Farmers of the delta region told a committee of experts from Centre on Tuesday that they needed at least eight thousand million cubic feet of water in the Cauvery to provide two to three more wettings to save the standing samba paddy crop.
The committee, formed on the direction of the Supreme Court to assess the position of the standing paddy crop in the delta, made a first-hand assessment of the situation during a day-long tour of Thanjavur, Tiruvarur, Nagapattinam and Tiruchi districts on Tuesday.
The committee, comprising P.K. Saha, Deputy Commissioner (Crops), Union Ministry of Agriculture, K.S. Jacob and A. Mahendran, Chief Engineers, and Veerender Sharma, Superintending Engineer, Central Water Commission, inspected paddy fields and interacted with farmers across the delta.
T.S. Sridhar, State Commissioner for Revenue Administration, Sandeep Saxena, Agriculture Secretary, and Shiv Das Meena, Commissioner of Agriculture, accompanied the team. Earlier, the committee was briefed about the situation in the delta by officials in Tiruchi.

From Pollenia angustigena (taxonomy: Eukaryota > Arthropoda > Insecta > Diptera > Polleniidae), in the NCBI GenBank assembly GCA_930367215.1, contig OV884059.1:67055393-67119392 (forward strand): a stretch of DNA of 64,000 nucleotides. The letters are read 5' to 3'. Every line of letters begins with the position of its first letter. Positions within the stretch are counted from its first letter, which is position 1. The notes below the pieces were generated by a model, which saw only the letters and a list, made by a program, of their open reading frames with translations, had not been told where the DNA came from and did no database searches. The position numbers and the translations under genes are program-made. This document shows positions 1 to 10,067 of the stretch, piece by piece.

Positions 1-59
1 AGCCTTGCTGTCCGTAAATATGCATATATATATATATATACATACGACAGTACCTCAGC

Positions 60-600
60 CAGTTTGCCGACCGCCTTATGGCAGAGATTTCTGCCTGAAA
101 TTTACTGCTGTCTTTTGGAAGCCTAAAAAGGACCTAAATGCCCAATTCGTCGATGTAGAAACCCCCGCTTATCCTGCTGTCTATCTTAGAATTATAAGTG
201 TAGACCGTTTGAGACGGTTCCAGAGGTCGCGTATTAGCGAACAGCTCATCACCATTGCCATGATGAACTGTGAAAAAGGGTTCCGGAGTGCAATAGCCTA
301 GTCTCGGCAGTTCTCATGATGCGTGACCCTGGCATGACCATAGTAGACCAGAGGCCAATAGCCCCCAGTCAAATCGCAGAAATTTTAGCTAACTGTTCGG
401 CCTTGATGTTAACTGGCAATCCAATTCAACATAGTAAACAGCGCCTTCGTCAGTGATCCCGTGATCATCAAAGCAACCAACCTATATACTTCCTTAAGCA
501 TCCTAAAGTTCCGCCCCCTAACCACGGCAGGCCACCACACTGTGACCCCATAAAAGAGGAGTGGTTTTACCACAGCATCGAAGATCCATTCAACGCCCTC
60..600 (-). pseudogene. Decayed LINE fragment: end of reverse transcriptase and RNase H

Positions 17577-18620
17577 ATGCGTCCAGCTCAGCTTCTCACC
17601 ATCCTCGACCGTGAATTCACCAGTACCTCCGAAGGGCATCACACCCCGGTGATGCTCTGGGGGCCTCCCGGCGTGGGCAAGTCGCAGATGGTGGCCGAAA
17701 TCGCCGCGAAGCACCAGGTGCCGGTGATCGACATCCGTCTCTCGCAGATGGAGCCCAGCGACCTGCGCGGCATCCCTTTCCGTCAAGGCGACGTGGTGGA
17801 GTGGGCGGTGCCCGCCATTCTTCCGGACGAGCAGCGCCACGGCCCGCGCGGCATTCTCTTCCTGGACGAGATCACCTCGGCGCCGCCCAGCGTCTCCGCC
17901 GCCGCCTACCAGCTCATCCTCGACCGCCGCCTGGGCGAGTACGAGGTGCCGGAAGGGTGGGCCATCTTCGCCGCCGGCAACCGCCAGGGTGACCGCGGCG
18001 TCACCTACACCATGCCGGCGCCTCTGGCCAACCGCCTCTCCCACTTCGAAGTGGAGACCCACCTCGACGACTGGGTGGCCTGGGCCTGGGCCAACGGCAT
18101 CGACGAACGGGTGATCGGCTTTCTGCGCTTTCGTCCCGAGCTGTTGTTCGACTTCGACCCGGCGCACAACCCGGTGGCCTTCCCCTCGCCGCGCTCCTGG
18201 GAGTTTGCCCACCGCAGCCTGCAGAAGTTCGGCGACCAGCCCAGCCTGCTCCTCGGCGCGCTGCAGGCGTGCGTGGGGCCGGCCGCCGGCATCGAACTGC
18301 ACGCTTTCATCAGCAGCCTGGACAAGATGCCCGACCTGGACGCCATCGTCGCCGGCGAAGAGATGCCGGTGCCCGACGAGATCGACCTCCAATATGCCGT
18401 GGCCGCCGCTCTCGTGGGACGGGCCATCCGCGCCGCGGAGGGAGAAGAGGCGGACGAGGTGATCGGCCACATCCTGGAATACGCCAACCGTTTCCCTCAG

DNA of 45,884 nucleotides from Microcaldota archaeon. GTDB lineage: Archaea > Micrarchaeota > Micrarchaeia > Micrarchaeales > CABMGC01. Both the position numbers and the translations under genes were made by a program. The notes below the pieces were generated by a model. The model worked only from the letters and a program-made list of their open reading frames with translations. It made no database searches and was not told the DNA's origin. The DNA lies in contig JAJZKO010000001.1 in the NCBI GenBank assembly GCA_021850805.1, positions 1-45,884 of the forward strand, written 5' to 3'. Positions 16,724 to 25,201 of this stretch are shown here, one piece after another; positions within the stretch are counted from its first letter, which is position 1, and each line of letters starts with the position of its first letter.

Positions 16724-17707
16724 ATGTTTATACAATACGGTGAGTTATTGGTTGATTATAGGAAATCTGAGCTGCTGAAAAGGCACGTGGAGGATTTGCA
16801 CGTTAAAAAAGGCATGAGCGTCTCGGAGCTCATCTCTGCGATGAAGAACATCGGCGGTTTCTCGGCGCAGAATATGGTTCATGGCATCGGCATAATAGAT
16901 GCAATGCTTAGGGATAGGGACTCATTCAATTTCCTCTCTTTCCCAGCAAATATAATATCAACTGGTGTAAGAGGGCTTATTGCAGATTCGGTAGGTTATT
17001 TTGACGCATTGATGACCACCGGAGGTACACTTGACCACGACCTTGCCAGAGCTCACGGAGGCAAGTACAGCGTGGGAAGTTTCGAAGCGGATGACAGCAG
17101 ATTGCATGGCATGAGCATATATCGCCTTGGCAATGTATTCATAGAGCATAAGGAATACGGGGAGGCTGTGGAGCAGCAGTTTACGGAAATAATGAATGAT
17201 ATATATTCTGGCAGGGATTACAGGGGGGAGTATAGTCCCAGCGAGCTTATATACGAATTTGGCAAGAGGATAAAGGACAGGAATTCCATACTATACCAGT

At Kovilpattu near Budalur, the team inspected the 136-day ADT 36 variety crop that was 105-days old now. Shajahan, a farmer explained to the committee how he had bought water in tankers paying Rs.1,500 a trip to irrigate his crop. The committee also witnessed a field being irrigated with water brought in by a tanker at Royandur.
At Vadakadu Kovilur in Tiruvarur district, S. Ranganathan, secretary of Cauvery Delta Farmers Welfare Association, met the team and told them that crops on about 612 acres out of the 813 acres that was covered in Kovilur have been affected due to shortage of water. The two tmc of water to be released from Mettur Dam as directed by the Supreme Court may not be sufficient. “We require eight to ten tmc of water,” he said and requested the committee to make a recommendation to the effect.
At Meenambanallur in Keezhayur in Nagapattinam district, the team members sought information on the extent of water received so far and the water sources that were engaged during the period. Mr. Meena told the committee that farmers had solely relied on canal water to salvage the crop with the help of diesel pumps enabling the crops to survive so far.
At Meenambanallur, the team inspected a 75-day crop with a maturity period of 105 days.